Guyon's Canal Syndrome -
Ulna Nerve Compression at the Wrist
Why Does it Occur?
The ulnar nerve runs through a small tunnel in the wrist called Guyon’s canal. Compression of the nerve within this canal sometimes occurs and can result from a mass, fracture of a nearby bone, and repetitive trauma seen in activities such as baseball, martial arts and cycling. Sometimes it occurs for no apparent reason.
Patients most commonly present with numbness, tingling, or pain of the pinkie finger and half of the ring finger. Symptoms will vary based on the severity and duration of compression. Hand weakness and functional issues can occur when the nerve is severely or chronically compressed.
X-ray may be considered upon initial evaluation, especially if symptoms were the results of trauma. A CT or MRI may be ordered to further evaluate an associated fracture or mass that may be causing the compression.
An Electromyogram (EMG) may be ordered to further evaluate ulnar nerve compression. This test provides details on the site and duration of compression. The EMG can also rule out other potential causes for your symptoms, including pathology coming from the neck.
A Doppler Ultrasound or Arteriogram may be ordered if compression from a vascular structure (thrombosis or aneurysm) is suspected.
Nonoperative treatment options include wearing a wrist splint. Prolonged flexion or extension of the wrist and leaning on the palm side of the wrist can worsen nerve compression and symptoms, hence the need for a wrist splint. Activity modifications will furthermore be discussed, especially if your compression is secondary to a specific activity such as martial arts or cycling.
Surgery is usually recommended if compression causes significant weakness of the fingers. It may also be recommended if your symptoms are related to a mass or fracture in the area. The aim of the surgery is merely to take pressure off of the nerve.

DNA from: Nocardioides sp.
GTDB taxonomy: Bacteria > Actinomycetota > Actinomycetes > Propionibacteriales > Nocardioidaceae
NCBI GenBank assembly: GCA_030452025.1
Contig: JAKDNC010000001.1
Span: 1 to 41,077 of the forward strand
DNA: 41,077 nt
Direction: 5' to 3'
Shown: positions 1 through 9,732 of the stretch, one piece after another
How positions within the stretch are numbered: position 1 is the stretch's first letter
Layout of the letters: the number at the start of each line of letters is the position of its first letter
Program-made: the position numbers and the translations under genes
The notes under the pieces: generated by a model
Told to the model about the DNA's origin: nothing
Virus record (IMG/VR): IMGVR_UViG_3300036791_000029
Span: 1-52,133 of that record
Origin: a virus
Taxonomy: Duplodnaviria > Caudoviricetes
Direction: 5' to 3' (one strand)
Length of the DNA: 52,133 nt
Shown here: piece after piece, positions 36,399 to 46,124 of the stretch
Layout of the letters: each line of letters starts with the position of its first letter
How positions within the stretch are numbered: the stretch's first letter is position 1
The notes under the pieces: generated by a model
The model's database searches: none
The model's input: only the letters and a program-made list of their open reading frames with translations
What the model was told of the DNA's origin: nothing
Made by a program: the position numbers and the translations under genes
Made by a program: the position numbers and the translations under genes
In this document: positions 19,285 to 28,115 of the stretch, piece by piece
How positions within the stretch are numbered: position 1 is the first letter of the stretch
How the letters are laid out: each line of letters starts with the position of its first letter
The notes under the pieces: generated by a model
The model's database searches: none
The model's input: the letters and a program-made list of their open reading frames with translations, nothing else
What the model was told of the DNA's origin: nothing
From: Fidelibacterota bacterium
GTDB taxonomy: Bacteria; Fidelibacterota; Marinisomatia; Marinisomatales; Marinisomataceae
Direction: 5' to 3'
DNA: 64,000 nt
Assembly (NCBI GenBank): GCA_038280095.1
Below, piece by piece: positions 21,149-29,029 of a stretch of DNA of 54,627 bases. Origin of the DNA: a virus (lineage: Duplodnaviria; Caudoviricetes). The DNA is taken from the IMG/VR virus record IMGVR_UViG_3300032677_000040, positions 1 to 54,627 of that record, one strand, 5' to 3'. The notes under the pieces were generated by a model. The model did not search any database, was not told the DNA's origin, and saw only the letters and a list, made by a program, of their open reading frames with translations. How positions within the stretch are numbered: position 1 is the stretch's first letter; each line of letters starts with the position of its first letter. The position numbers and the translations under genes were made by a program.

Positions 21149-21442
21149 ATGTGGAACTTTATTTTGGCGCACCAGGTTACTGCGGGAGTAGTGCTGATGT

Surgery is often very successful if performed in a timely manner. It is important to know that the results of the surgery largely depend on how long and severely compressed the ulnar nerve is prior to surgery. Because compression commonly does not produce disabling symptoms until late in the progression of the disease, patients often put off having surgery performed until it is too late. Like a rock that is squashing a garden hose, the longer the rock is pressing on the garden hose, the more likely the hose can be permanently deformed after removing the rock. Therefore, if the nerve has been severely compressed for too long, the nerve may be permanently deformed upon decompression. The results after surgery for this patient may only be to keep the symptoms from getting worse, but may not necessarily get better. In the severest of cases, tendon transfers may be discussed to help correct and restore some function.
Dr. Steven J. Lee MD is the Chief of Hand and Upper Extremity at Lenox Hill hospital, and has extensive training in microsurgical techniques. He has successfully treated thousands nerve compression disorders such as Guyon canal compression.
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Patients will begin therapy immediately after your first post-op appointment. Most patients are able to return to normal activities after 4 weeks. It’s important to know that some patients may have some sensitivity at the incision site up to 4 weeks after surgery. This hypersensitivity is especially common with gripping and pushing activities. Therapy can help decrease this hypersensitivity and break up scar tissue.
Immediate Post-Operative Instructions
Please refer to the following pages for more information:
*It is important to note that all of the information above is not specific to anyone and is subject to change based on many different factors including but not limited to individual patient, diagnosis, and treatment specific variables. It is provided as an educational service and is not intended to serve as medical advice. Anyone seeking specific orthopedic advice or assistance should consult Dr. Steven Lee or an orthopedic specialist of your choice.
*Dr. Steven Lee is a board certified orthopedic surgeon and is double fellowship trained in the areas of Hand and Upper Extremity Surgery, and Sports Medicine. He has offices in New York City, Scarsdale, and Westbury Long Island.